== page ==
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A Potential Problem With Pulling Blocks
Matt Foreman

Training from the blocks in Olympic weightlifting is always an interesting subject. I’ve seen lots of different philosophies on them. Some lifters never use blocks and don’t even have a set in their gym. Others use them all the time and love them.
 
Personally, I’ve never been a big believer in them, but I acknowledge their usefulness in certain situations and I understand many high-level programs incorporate them in their training. It’s one of those, “I don’t like them myself, but I know others do…and that’s cool.”
 
Let me give you a little warning tip about blocks. Like I said, they can be useful and productive. But they can also create a specific problem in a lifter’s technique, and that’s what I want to share with you.
 
Doing a lot of lifts from the blocks can sometimes make a lifter start jumping forward in the snatch and clean. I’ve seen it happen plenty over the years.
 
Please make a mental note right at the beginning that I said this happens SOMETIMES…not ALL the time. Many people use blocks regularly in training without developing a jumping forward habit. True. However, some lifters (especially new and intermediate ones) can fall victim to it.
 
I think it understand how it happens. As we all know, using blocks creates a situation where you’re starting the snatch or clean from a higher level than the floor (above the knees, below the knees, etc.). Because you’re starting the lift from an elevated dead-stop position without the momentum you’d have if you were pulling from the floor, you have to generate a ton of power to execute it. This is the main reason people use blocks. They’re trying to build more snap and pop into their technique.
 
But this is where the problem can develop. Some lifters generate that initial pull from the blocks by shoving their hips WAY TOO MUCH FORWARD and NOT ENOUGH UP, often pulling their shoulders back simultaneously. They’re doing this because they’re not strong enough in the legs and hips to drive the movement in an upward direction if they don’t have that momentum they’d get in a pull from the floor. We all know the hips have to move forward and up into the bar to master the snatch and clean. But if the forward part is happening too early and too dramatically, the lifter is most likely going to jump forward during the turnover.
 
NOTE: If you’re new to the sport, jumping forward is generally considered a technical flaw that you should try to eliminate. There are some elite lifters that have had a lot of success despite having a jump forward in their technique (like Kianoush Rostami and a few others from Iran), but they’re rare. If you’re a developing lifter, you want to try as hard as possible to avoid it.
 
Obviously, this problem can come from two main places: 1) The lifter is using too much weight in their block lifts.  2) The lifter isn’t being instructed properly on how to stay over the bar and move in an UP direction.
 
Now let me address a couple of questions/objections that might be popping up already:
 
1) A lifter could develop a jumping forward habit just as easily from the floor as they could from the blocks, so you can’t lay all the blame on the blocks. This is true, and I’m not laying all the blame on the blocks. I’m simply telling you from experience that I’ve seen the blocks start the problem enough times over the years to get it on my radar.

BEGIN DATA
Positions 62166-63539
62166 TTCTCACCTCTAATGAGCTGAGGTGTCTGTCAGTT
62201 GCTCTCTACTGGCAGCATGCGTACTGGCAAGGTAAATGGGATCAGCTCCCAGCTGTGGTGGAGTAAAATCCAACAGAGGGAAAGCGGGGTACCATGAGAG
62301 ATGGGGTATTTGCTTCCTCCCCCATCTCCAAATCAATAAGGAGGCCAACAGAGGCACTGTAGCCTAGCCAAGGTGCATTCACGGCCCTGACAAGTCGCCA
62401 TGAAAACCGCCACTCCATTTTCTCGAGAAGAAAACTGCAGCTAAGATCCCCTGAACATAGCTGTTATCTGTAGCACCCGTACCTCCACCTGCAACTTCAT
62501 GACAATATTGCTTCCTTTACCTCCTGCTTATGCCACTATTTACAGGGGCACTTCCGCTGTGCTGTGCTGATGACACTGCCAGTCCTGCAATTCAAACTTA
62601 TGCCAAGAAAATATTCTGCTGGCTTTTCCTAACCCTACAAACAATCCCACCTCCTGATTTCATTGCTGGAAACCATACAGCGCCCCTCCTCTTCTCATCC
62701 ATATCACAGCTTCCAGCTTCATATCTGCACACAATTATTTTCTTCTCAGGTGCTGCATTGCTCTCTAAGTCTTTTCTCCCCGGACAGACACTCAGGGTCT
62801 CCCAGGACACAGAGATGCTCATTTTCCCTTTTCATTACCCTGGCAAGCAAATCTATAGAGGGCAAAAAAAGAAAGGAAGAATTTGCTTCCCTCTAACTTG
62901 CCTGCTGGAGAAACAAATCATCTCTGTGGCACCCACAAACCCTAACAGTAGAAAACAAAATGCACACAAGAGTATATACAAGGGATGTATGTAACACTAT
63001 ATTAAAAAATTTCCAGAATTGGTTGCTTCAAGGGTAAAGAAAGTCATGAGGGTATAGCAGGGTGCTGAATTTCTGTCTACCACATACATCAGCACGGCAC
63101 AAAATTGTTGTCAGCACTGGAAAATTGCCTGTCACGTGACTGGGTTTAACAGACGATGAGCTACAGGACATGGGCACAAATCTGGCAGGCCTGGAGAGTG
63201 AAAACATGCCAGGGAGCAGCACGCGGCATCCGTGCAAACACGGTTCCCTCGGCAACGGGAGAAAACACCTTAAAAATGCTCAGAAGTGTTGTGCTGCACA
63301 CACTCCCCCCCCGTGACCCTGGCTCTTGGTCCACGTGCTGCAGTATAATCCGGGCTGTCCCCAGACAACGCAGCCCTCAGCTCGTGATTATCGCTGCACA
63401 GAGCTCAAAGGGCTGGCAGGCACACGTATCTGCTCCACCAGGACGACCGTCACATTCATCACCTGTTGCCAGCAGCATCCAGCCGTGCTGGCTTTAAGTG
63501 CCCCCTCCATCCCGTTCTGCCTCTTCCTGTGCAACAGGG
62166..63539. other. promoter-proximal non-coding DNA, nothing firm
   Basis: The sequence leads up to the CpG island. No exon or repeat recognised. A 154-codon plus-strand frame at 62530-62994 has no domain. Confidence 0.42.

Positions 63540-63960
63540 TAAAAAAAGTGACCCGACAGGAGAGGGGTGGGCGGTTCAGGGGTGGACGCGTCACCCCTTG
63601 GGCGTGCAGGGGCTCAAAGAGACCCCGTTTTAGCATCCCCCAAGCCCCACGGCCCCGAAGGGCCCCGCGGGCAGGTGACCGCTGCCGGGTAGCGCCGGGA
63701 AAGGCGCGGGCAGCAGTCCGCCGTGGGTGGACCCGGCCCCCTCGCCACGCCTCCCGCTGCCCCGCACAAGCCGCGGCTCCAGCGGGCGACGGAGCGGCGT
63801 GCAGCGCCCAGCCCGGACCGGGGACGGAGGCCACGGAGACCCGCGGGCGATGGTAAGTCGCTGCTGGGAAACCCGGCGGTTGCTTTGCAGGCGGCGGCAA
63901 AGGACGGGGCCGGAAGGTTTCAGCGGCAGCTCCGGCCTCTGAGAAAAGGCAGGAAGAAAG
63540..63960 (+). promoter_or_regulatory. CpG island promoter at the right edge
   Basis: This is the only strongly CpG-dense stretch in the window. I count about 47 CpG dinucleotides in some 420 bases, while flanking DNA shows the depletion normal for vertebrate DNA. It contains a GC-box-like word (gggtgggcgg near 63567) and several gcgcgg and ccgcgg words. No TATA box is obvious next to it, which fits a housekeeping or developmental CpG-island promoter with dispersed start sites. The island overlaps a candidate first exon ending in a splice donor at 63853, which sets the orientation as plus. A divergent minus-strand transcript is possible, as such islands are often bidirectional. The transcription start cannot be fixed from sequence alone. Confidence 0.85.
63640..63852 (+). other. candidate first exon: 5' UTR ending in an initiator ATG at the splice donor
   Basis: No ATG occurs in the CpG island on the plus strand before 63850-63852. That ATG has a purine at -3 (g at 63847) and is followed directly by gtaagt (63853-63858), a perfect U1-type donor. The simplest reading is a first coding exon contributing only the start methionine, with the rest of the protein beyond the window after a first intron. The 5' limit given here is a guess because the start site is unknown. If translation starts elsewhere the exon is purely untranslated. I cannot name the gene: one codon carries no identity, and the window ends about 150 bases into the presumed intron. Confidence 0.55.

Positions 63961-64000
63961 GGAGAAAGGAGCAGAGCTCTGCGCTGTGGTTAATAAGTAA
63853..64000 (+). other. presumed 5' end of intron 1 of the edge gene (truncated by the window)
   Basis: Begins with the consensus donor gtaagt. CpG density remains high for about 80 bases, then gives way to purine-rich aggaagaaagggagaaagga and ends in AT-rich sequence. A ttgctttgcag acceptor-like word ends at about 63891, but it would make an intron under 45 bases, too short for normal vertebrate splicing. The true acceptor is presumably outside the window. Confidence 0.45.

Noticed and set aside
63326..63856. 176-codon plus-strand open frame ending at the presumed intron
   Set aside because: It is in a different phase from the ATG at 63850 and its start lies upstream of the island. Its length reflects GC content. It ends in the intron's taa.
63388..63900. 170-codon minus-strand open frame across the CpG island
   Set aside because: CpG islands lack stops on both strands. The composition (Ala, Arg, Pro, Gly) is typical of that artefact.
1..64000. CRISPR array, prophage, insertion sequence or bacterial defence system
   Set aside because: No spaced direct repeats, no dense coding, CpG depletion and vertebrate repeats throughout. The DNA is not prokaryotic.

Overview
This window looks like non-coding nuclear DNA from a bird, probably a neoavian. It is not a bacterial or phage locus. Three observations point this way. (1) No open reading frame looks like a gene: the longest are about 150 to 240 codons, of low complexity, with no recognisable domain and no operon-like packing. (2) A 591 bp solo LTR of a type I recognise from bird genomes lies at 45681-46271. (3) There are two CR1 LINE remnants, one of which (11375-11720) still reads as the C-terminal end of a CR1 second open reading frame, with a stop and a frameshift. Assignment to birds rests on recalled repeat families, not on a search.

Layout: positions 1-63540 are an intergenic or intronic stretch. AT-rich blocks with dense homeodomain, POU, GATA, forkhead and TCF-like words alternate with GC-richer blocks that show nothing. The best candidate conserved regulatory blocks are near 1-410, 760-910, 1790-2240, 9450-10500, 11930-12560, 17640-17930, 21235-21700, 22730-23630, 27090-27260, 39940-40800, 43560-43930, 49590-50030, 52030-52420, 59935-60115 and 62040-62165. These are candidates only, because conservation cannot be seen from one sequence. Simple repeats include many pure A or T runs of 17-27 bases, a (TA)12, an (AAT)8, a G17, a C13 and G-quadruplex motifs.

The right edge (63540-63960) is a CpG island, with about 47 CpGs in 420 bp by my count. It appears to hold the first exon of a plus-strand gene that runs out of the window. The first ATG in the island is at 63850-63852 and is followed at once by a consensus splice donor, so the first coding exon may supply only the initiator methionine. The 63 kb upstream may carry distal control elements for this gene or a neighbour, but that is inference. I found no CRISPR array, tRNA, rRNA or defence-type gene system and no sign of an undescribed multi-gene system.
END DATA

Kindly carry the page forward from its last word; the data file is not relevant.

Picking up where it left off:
2) There are plenty of lifters who use blocks regularly and don’t jump forward.  Correct. I already acknowledged that. I’m not saying this is something that happens 100% of the time.
 
All I’m saying is this…if you’re a lifter or a coach and you use blocks in training, just keep an eye on it. Like many technique problems, it can happen without you even really knowing it.
 
Blocks are fun. People like them because they’re different, and new/intermediate lifters can often lift more weight from the blocks (or from the hang) than they can from the floor. So the excitement gets carried away…which usually results in more weight getting loaded on the bar.  As I said, this is often where the problem originates. They want to get that heavy bar moving, so they ram their hips forward and stretch their shoulders backward to initiate something. Nothing is moving up towards the ceiling, so they have to jump forward just to try to weasel under that bar, almost like a bullwhip. Just stop and visualize this whole thing for a second. You’ll see how it could happen.
 
I’m not saying they’re bad and I’m not trying to get you to avoid them. I’m just advising caution and a keen eye if you use them.
 

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Matt Foreman is the football and track & field coach at Mountain View High School in Phoenix, AZ. A competitive weightliter for twenty years, Foreman is a four-time National Championship bronze medalist, two-time American Open silver medalist, three-time American Open bronze medalist, two-time National Collegiate Champion, 2004 US Olympic Trials competitor, 2000 World University Championship Team USA competitor, and Arizona and Washington state record-holder. He was also First Team All-Region high school football player, lettered in high school wrestling and track, a high school national powerlifting champion, and a Scottish Highland Games competitor. Foreman has coached multiple regional, state, and national champions in track & field, powerlifting, and weightlifting, and was an assistant coach on 5A Arizona state runner-up football and track teams. He is the author of the books Olympic Weightlifting for Masters: Training at 30, 40, 50 & Beyond and Bones of Iron: Collected Articles on the Life of the Strength Athlete.


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